Print 49 comment(s) - last by NT78stonewobbl.. on Sep 18 at 2:59 AM

Blogger Amal Gustfra shows off his first RFID implants.  (Source:
Numerous studies linking RFID implants to cancer in animals, are gaining significant attention

Last week, Dailytech reported that California's State senate had blocked employers from requiring their employees to get "chipped"--implanted with an RFID chip that would allow for radio identification and tracking.

Now in addition to the privacy concerns, a new report by the Associate Press has brought to light serious doubts on RFID implants' medical safety.

The report details how numerous studies on RFID implants in animal test subjects, starting in the mid-1990s, revealed that the implants led to a significant increase in malignant tumor growth.

Keith Johnson, a retired toxological pathologist who led one of these studies, in 1996 at Dow Chemical Co., when interviewed in the report stated that he had no doubts about whether RFID was to blame for the increased incidence of cancer.  He is quoted as clearly stating, "The transponders were the cause of the tumors."

The findings were reviewed by top cancer specialists, who found the results disturbing.  They cautioned people that these tests were performed on animals, so that they were not necessarily applicable in humans, however, most felt additional research was a necessity.  Some went as far to say that they would not allow family members to receive implants.

Currently about 2,000 people worldwide have received RFID chips implants, according to VeriChip, the leading manufacturer of FDA-approved RFID implants, including a couple who were ordered to do so by their employer.

Verichip commented that they were "not aware of any studies that have resulted in malignant tumors in laboratory rats, mice and certainly not dogs or cats."

The company also, sells RFID chips for animals.

A significant detail to these studies is that many of them were not intended to study the correlation between RFID chip implanting to cancer--rather, during research on a separate topic the increased cancer rates were high enough to catch the researchers' attention and allow them to draw a clear conclusion that the chip was causing the increased cancer rate.

The AP report goes on to discuss the suspect nature of the FDA's approval of VeriChip's human RFID implant.  The FDA is overseen by the Department of Health and Human Sciences, which at the time of the approval, was headed by Tommy Thompson.

Just two weeks after the Jan. 10, 2005 approval of the device, Tommy Thompson resigned his post with the department and within five months assumed a position at VeriChip.  He received stock options and cash compensation for his newly acquired position.

Thompson, until recently a candidate for the 2008 Republican presidential nomination, recently denied in an interview having any familiarity with VeriChip before his resignation.

The FDA refused to comment on which studies it reviewed when approving the device.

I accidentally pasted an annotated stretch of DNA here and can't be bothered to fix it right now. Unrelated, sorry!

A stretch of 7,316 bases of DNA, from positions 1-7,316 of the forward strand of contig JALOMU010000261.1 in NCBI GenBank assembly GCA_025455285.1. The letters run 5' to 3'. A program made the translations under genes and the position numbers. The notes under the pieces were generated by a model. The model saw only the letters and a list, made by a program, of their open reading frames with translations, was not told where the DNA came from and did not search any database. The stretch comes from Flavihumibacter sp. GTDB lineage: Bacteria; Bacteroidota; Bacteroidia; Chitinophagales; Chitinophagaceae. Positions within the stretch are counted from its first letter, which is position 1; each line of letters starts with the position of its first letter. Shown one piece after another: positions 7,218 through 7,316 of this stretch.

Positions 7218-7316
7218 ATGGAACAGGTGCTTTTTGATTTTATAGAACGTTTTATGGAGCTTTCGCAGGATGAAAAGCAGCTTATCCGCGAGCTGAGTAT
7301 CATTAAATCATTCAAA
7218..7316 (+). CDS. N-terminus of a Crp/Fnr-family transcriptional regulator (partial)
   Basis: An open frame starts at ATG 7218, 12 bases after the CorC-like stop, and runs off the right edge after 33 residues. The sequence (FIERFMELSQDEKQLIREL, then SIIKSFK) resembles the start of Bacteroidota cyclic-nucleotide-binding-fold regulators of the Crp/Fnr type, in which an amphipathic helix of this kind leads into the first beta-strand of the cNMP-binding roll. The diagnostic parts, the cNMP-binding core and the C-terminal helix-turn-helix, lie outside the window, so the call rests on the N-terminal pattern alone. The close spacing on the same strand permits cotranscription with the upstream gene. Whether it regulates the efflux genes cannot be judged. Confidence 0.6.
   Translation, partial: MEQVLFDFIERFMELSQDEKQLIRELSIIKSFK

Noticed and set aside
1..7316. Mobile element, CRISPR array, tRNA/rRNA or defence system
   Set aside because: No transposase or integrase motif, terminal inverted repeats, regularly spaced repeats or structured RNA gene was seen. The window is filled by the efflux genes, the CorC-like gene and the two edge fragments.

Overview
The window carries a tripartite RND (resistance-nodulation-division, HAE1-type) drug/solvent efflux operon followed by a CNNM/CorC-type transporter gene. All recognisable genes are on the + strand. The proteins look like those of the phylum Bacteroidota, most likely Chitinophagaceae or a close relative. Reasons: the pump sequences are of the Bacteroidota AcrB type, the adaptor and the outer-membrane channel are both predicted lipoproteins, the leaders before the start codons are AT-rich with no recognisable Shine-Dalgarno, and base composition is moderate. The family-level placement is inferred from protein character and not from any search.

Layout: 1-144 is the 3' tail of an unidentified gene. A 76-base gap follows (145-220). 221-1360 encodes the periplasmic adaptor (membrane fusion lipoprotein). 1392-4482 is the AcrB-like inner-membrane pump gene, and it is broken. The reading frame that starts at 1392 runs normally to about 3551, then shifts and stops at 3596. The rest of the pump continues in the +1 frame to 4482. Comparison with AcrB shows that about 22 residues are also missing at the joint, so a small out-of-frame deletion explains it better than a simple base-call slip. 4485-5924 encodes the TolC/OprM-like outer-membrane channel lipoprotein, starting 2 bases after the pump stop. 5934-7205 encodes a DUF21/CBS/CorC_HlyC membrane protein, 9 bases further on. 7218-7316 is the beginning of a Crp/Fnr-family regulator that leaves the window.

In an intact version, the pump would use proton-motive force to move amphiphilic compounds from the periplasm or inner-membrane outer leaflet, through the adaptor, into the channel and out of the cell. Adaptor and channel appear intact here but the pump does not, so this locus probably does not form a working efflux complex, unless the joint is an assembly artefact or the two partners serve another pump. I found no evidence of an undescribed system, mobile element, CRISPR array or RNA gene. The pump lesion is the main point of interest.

A recent AMA report which lauded RFID implants, claimed to be entirely unaware of the studies correlating the implant to cancer.  Dr. Steven Stack, an AMA board member, said he had never heard the studies ever mentioned before.

As Dr. Stack had knowledge of the Department of Health and Human Sciences committee's review of the implant, pending FDA approval, this statement would indicate that the Committee did not take these studies into account during its approval process.

More research needs to be done before final conclusions are drawn, but as its dirty laundry comes to light, the controversial practice of RFID implanting and its FDA approval has received another major setback.

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RE: Im trying to not read into this...
By Hyperlite on 9/10/2007 12:05:47 PM , Rating: 3
if thats not blatant, i don't know what is.

RE: Im trying to not read into this...
By Misty Dingos on 9/10/2007 1:47:39 PM , Rating: 4
When I retired from the USAF I would have had to wait a year or more to join a firm that I had any dealings with while in uniform. If I didn't do that I could be prosecuted and sent to prison. Apparently the FDA doesn't have a rule like that. But they should.

RE: Im trying to not read into this...
By Martimus on 9/12/2007 3:50:23 PM , Rating: 2
Not quite. You could just stop working with that particular company for a year, then retire and take the position with that company; as long as you don't work with the same program that you had cognizance over. I have seen it at least a few times with the people I work with (although it is almost always an O-5 or above). Some of these deals have been a little shady, and a few people end up in prison over the shady deals they have made with the contractor (I haven't met any of these people, but we hear about them in our ethics training).

By NT78stonewobble on 9/18/2007 2:51:36 AM , Rating: 2
In this case atleast.

The guy doesn't work with the same things but lo and behold he still got the $$$.

I think it stinks...

RE: Im trying to not read into this...
By masher2 on 9/10/07, Rating: -1
By borowki on 9/10/2007 8:35:07 PM , Rating: 2
Ummm, the FDA is under the Department of Health and Human Services (HHS).

By wordsworm on 9/14/2007 8:24:57 PM , Rating: 2
I read somewhere that the former governor of California got a lot of benefits from prison peeps after putting through the 3 strikes = 25 years. If you ask me, that's a leap in a much more sinister direction. A politician gets paid to put people in prison for longer... It's amazing that this kind of thing is allowed.

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